Phew – that was a long title! This is a follow-up to a post that my colleague Josh wrote recently. I started typing a comment in response to one of the comments and it got a little bit cramped in the text box so I decided to post it here instead.

To summarise, Josh is looking into migrating the blog engine for his site to ASP.NET MVC and since he’s now running on IIS 7 wants to take advantage of extension-less URLs. His post talks about how to get routes working for both http://www.thejoyofcode.com/{PostLinkTitle}.aspx and http://www.thejoyofcode.com/{PostLinkTitle} using a route constraint to ensure that the latter doesn’t cause a match that includes the “.aspx” in the link title. Commenter valhallasw rightly points out that this approach will lead to splitting of the search engine ranking for pages as search engines will see these as two separate pages. An alternative is to issue a redirect from the old url to the new one, but how?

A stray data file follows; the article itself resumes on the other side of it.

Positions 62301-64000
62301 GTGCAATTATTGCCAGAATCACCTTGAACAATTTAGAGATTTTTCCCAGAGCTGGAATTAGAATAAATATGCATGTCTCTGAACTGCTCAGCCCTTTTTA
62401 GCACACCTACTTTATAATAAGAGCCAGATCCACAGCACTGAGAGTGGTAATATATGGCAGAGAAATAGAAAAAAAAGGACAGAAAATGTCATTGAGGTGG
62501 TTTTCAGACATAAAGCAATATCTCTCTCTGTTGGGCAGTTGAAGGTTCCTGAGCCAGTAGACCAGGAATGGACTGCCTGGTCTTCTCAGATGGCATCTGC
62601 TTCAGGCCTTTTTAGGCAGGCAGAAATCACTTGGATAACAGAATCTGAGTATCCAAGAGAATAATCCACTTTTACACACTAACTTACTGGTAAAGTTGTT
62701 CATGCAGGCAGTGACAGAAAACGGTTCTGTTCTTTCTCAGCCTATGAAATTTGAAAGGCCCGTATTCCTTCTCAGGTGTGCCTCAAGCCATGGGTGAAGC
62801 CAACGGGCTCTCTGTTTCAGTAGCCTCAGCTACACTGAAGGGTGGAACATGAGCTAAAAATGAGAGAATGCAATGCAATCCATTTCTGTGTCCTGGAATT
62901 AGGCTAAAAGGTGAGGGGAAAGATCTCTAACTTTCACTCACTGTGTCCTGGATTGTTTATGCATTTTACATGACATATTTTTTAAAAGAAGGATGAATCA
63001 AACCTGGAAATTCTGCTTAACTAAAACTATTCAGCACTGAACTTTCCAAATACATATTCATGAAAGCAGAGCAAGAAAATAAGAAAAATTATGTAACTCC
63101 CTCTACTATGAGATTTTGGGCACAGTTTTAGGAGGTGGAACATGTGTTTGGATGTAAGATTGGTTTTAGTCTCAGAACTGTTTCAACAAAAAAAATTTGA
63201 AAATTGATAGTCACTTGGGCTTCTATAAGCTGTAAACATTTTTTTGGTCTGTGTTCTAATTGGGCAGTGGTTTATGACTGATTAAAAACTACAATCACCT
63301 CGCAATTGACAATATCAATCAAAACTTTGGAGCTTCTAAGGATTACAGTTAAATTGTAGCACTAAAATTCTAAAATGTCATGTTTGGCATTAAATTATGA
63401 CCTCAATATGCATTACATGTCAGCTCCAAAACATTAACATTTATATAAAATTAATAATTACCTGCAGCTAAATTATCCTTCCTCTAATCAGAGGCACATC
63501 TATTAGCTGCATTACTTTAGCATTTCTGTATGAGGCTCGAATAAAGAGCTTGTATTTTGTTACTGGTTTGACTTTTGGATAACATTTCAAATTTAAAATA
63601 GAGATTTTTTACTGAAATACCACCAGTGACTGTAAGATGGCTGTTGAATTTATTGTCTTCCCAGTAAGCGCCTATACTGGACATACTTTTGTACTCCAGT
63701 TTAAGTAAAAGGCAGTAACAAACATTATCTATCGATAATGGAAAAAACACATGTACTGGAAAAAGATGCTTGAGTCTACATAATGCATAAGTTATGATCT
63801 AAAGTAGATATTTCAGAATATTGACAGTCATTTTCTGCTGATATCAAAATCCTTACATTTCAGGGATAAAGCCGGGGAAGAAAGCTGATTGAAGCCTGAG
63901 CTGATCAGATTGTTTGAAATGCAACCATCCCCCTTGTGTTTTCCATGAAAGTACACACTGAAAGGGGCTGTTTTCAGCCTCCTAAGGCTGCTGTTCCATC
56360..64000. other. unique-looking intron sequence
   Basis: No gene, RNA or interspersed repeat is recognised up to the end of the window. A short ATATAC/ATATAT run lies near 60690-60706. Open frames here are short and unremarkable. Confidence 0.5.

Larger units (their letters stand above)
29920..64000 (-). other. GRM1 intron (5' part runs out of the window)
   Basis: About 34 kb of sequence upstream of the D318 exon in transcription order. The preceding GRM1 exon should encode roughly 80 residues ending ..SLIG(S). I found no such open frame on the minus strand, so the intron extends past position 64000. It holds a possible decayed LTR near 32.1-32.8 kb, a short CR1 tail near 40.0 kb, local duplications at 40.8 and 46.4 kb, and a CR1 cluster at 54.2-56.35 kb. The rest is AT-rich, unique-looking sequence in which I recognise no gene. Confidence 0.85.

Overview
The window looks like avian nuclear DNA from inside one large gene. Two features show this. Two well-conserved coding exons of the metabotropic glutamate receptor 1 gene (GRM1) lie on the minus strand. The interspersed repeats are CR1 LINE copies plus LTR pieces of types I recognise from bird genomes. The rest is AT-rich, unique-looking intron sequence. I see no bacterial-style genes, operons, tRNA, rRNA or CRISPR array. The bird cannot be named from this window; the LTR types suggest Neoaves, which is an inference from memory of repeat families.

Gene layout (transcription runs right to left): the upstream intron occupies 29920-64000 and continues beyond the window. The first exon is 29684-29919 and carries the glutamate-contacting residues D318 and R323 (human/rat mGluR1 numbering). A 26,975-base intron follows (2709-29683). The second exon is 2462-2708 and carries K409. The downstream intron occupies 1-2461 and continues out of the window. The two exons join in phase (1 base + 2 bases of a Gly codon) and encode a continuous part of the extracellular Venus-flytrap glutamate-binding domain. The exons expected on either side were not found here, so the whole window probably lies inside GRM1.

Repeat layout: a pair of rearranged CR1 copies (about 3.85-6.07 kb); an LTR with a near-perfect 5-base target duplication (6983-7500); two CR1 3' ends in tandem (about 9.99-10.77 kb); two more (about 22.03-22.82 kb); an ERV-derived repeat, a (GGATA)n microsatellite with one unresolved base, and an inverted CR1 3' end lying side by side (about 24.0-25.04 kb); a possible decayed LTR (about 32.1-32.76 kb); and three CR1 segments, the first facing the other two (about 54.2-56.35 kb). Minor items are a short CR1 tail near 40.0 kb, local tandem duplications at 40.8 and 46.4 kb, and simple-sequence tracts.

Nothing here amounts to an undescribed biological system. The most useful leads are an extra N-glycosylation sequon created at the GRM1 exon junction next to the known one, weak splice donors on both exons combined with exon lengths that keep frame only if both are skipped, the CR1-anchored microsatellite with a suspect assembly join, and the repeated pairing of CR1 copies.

Well, one approach would be to do this at the IIS level, e.g. URL Rewrite. This is a valid approach and will perform the redirect nice and early in the request handling. But what if you don’t want to use it (or can’t for some reason)?

Rab commented that you could deal with this in the action method – the only change I’d suggest is to create a PermanentRedirectResult and return this as it simplifies testing (the good news is that this is coming in ASP.NET MVC 3, along with a RedirectToActionPermanent helper method!).

Another approach is to handle this directly in the routing. Phil Haack has a discussion of this approach that allows you to do something like routes.RedirectPermanently("home/{foo}.aspx", "~/home/{foo}")

All that’s left is to work out which approach works best for you :-)

 

Originally posted by Stuart Leeks on 3rd September 2010 here: http://blogs.msdn.com/b/stuartleeks/archive/2010/09/03/backwards-compatibility-and-and-preserving-search-engine-ranking.aspx